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The Gower Honey Co-operative was set up by a couple of local bee enthusiasts in the beautiful Gower Peninsula in 2011. David says “Its been hard work to get the cooperative off the ground and early funding from the Welsh Assembly Government got us off to a good start. Honey from our members’ apiaries is now available for sale in Swansea which was a key objective for us this year. Well done to all our members who have been involved in this initiative.”

NEWS

See our news page for the latest news on the development of the Coop and its honey extraction facility.

OUR AIMS

We aim to do many things around the promotion of local organic beekeeping and related products, education and awareness and bringing healthy organic bees to the fore. More information about this can be found on our Objectives page.

Getting ready to hive the bees – May 2011

The co-operative had been a discussion point for some time and took root when the cornerstone members, Stefano Luporini and David O’Carroll, set up the co-operative’s first hives and in their first season hived several swarms acquiring a critical mass necessary to drive the co-operative’s initiatives.

We welcome guests and like minded people to our site and hope that you will find some information of interest or value to you here.

Please feel free to ask us a question in our Q&A section or if you would like to find out more about where we are in the process or would like to get involved in the co-operative, please use the form on the Contact Us page.

Cooperatives UK

Co-operative news

7.9.16 HONEY SUPPLY For the second year running our members have been reporting a dearth of honey and we have not had any honey to sell this year. Any honey in the hives is now needed to feed the colonies to give them the best chance of survival through the winter months. 6.8.16 GOWER SHOW …

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Objectives

The Co-operative’s primary aims include: Provide encouragement to people interested in beekeeping either as hobbyists or on a commercial basis; Provide a forum for exchange of knowledge on the local flora, its importance as a source of nectar and pollen for bees; Provide for the selling and marketing of Gower branded honey products (which adhere …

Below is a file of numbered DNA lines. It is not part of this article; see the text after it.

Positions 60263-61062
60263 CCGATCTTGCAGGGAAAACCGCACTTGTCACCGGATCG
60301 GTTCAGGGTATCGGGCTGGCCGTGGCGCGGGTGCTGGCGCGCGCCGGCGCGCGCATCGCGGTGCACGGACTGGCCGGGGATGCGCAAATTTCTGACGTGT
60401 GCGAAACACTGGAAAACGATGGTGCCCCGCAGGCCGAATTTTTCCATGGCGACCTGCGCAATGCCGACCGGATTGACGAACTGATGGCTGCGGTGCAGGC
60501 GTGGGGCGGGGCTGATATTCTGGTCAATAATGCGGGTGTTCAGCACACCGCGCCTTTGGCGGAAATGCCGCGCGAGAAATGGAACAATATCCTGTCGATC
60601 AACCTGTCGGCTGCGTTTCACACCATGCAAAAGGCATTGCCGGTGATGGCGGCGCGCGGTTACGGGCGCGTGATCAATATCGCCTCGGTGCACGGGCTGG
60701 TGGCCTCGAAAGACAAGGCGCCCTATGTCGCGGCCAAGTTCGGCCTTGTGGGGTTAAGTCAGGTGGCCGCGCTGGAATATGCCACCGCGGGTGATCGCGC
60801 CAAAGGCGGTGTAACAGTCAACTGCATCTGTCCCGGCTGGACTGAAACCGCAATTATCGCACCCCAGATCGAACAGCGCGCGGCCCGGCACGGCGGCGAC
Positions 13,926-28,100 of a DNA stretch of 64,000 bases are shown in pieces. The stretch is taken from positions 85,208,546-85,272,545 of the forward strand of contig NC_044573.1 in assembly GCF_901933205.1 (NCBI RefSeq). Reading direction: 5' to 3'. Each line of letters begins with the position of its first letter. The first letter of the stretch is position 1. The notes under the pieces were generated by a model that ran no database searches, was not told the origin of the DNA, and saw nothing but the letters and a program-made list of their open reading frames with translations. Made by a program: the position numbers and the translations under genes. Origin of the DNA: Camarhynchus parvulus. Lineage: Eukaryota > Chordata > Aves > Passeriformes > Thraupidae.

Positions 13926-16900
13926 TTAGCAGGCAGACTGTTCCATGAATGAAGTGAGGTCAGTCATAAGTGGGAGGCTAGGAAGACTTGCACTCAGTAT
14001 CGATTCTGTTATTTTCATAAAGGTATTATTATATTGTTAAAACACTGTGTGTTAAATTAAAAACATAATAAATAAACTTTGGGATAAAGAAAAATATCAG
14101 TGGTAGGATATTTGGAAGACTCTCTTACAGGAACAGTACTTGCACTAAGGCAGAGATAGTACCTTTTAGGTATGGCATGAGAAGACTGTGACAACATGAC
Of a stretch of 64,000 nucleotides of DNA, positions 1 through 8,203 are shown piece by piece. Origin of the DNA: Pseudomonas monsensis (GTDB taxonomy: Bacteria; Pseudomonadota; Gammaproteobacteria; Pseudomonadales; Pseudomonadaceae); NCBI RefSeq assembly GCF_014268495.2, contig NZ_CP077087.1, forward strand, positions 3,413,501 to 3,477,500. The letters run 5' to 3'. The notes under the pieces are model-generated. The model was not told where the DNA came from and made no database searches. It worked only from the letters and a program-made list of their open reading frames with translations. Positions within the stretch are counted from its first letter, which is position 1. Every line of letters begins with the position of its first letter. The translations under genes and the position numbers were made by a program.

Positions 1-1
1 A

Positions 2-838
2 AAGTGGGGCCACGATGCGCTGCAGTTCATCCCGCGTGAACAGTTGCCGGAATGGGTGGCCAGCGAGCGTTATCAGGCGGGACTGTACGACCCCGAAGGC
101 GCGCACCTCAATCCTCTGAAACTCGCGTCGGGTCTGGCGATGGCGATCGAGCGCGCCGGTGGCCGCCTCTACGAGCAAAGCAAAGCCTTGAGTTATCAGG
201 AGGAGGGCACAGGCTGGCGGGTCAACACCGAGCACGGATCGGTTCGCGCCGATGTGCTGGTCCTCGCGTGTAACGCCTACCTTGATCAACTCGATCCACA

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2016 Bad year for bees – again

At times I was quite hopeful that the bees would do well but the omens were bad from the start. Having split two hives at St.Madocs the new Queens failed to mate properly and we are back to three hives. On the bright side two empty hives at home were colonised and I placed one …

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Beekeeping at St.Madocs

Just rediscovered the YouTube interview I did in 2014! St.Madocs

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WINDY WEATHER BLOWS HONEY HARVEST ‘Wrong weather’ and ‘queen issues’ affect this year’s honey crop

  Britain’s beekeepers have reported an average yield of 21lbs of honey per colony this year, a substantial 34 per cent drop on last year’s 32lbs per colony. These findings are reported  in the British Beekeepers Association’s Annual Honey Survey. The survey was commissioned by Burt’s Bees, sponsor of the BBKA’s ‘Adopt a Beehive’ scheme …

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Empty Honey Jars

It has to be said – last summer was not to the liking of our honey bees. As soon as we had a warm snap the bees were off looking for a new home. We moved the apiary at Landimore to the top of the field rather late in the season and the bees voted …

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